Richard Matt and David Sweat used power tools to cut holes in the back of their adjacent cells, which led to a six story high catwalk that provided access to various pipes and tunnels. After cutting into a two-foot wide pipe, they travelled 400 feet inside the pipe and escaped through a manhole in the town of Dannemora. Joyce Mitchell, who had planned to rendezvous with the pair and provide a getaway vehicle, was nowhere to be found. Police killed Matt on June 26, and Sweat was captured two days later.


5. The Great Escape

Stalag Luft III was a German-run prisoner-of-war camp that housed captured air force personnel during World War II. Plans for the mass escape of hundreds of prisoners began in the spring of 1943. Three tunnels, codenamed “Tom,” “Dick,” and “Harry,” were dug 30 feet below the surface. Pumps were built to push fresh air into the tunnels. Lights connecting to the prison’s electrical grid were installed. The prisoners even installed a small rail car system to facilitate the digging process.

On the moonless night of March 24, 1944, 200 prisoners attempted to escape. Instead of leading to a nearby forest, the tunnel opened just short of the tree line and close to a guard tower. The 77th man through the tunnel was spotted by one of the guards and the escape was quickly foiled. Only three prisoners managed to escape. Fifty prisoners were killed and the rest were captured.


4. The Taliban Tunnel

In late 2010, the Mujahedeen began work on a 1000-foot tunnel in the city of Kandahar, with the hopes of freeing hundreds of Taliban insurgents. The tunnel, which took five months to dig, bypassed government buildings, watchtowers, barriers topped with razor wire, and went through the concrete floor of an Afghan prison. On April 25, 2011, 480 prisoners crawled to freedom in less than 30 minutes.

The Taliban had acquired keys prior to the escape, which were used to open the cells of their friends. On the other side of the tunnel, minibuses were waiting to drive the hundreds of escapees away from the heavily guarded area. It’s likely that some of the prison guards were either bribed or politically motivated to facilitate the escape. The only thing more remarkable than constructing a 1000-foot tunnel lined with a strong rubber ventilation tube is that nobody managed to stop it from happening.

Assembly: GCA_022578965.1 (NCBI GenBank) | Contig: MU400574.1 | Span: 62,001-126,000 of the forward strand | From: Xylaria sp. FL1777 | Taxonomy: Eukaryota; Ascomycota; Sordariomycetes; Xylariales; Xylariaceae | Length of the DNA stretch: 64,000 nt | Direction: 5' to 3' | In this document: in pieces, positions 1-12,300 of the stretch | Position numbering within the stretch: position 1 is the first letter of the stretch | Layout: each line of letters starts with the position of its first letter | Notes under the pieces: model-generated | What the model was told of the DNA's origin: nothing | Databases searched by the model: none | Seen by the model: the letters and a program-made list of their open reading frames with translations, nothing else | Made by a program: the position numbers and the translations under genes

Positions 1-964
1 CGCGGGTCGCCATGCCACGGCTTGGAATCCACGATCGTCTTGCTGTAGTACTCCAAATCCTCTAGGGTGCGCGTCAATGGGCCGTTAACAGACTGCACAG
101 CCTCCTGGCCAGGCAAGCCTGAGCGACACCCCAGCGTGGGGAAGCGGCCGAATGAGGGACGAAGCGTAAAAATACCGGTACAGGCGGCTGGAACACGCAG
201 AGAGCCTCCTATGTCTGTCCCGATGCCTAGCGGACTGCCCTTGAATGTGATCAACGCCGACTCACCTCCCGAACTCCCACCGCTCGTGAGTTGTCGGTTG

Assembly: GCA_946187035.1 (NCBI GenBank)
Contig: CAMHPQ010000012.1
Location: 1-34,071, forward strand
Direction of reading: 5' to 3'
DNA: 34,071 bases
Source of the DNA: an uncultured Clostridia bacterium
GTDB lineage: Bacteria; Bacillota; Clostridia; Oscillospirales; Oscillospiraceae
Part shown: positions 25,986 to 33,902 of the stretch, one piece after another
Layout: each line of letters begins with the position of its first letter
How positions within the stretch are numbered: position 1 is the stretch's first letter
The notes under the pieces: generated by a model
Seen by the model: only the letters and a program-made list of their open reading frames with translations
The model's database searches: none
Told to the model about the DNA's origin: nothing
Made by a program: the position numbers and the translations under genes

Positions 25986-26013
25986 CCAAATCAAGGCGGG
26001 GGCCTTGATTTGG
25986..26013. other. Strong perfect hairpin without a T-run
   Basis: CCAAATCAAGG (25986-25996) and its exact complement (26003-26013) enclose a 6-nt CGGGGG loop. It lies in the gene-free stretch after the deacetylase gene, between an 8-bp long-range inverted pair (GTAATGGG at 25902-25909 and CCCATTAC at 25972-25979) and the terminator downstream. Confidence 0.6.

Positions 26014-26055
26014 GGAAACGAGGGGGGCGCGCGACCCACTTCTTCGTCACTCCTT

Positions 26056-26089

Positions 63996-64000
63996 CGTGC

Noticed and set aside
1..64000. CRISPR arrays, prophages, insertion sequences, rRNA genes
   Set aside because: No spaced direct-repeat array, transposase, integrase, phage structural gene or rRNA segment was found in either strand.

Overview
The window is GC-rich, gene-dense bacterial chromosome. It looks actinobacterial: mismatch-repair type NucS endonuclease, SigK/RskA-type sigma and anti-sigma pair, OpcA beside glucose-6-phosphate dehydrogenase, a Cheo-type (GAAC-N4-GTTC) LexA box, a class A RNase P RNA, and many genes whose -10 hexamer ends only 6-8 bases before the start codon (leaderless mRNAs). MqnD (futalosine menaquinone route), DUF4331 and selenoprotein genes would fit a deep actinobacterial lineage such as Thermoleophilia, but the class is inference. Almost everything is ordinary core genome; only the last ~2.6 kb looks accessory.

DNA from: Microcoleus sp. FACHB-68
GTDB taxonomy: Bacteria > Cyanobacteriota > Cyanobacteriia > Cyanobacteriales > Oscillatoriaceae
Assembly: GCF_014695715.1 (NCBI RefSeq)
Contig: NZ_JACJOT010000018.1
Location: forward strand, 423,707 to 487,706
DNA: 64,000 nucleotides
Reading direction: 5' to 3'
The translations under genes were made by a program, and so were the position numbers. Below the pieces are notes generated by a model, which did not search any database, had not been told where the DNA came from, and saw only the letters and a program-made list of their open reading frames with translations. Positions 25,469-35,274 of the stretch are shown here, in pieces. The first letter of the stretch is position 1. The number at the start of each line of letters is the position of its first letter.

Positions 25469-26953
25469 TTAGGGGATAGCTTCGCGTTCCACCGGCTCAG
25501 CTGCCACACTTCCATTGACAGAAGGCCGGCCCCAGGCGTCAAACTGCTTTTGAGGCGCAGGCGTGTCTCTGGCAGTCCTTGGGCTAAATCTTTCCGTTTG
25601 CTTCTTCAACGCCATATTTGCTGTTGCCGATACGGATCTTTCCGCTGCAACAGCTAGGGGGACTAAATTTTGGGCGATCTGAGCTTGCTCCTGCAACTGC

3. Choi Gap-bok the “Korean Houdini”

Choi Gap-bok is a 53-year-old man, a criminal with over 20 years behind bars, and a yoga expert. Choi first escaped custody 25 years ago by slipping through the bars of a bus that was carrying prisoners to jail. He was captured two days later. Choi decided to practice yoga during most of his two decades in and out of jail. On September 17, 2012, he was ready to pull off an even more remarkable escape.

When the guards fell asleep he covered his pillows with a blanket, making it appear that he was still in bed, and applied skin ointment over his torso. He then squeezed through the tiny food slot at the bottom of his cell and escaped the prison. He was apprehended six days later and placed in a cell with an even tinier food slot. It seems that yoga, for some, isn’t just a popular way to exercise.


2. Sobibór the Nazi Germany Death Camp

During World War II, the Nazis would execute ten prisoners for every person who attempted to escape their extermination camps. By 1943, rumors had begun to circulate that the Nazis were intending to close the camps and exterminate all of their prisoners. Leon Feldhendler and Alexander Pechersky, prisoners at Sobibór, decided that being killed while trying to escape was better than being murdered in a gas chamber.

The plan was to have every prisoner attack at once, kill the SS officers and hope that the Ukrainian guards would retreat. On October 14, 1943, nine SS officers and two guards were isolated and killed. Unfortunately, a Ukrainian guard found one of the dead Germans and sounded the alarm. Around half of the 400 prisoners attempting to flee were shot and killed. The Germans then exterminated the remaining 300 prisoners and closed the camp. Only 58 of the escapees survived the war.


1. Frank Abagnale

Frank Abagnale is the notorious con man portrayed by Leonardo DiCaprio in the film Catch Me If You Can. Abagnale committing bank fraud and successfully impersonated pilots, lawyers, and doctors as a means of avoiding detection and inevitable imprisonment. In 1969, an Air France flight attendant recognized him and informed the police. He spent six months each in French and Swedish prisons before being extradited to America.

On arrival at the JFK airport, Abagnale escaped the plane and fled to Canada, but he was quickly apprehended. In 1971, Abagnale escaped a Federal Prison in Atlanta, Georgia. One of Abagnale’s friends supplied him with a fake prison inspector card and a forged FBI business card. He then convinced the guards that he was an undercover prison inspector who desperately needed to contact the FBI. Abagnale called his friend, walked out of the prison, got into a car and drove away.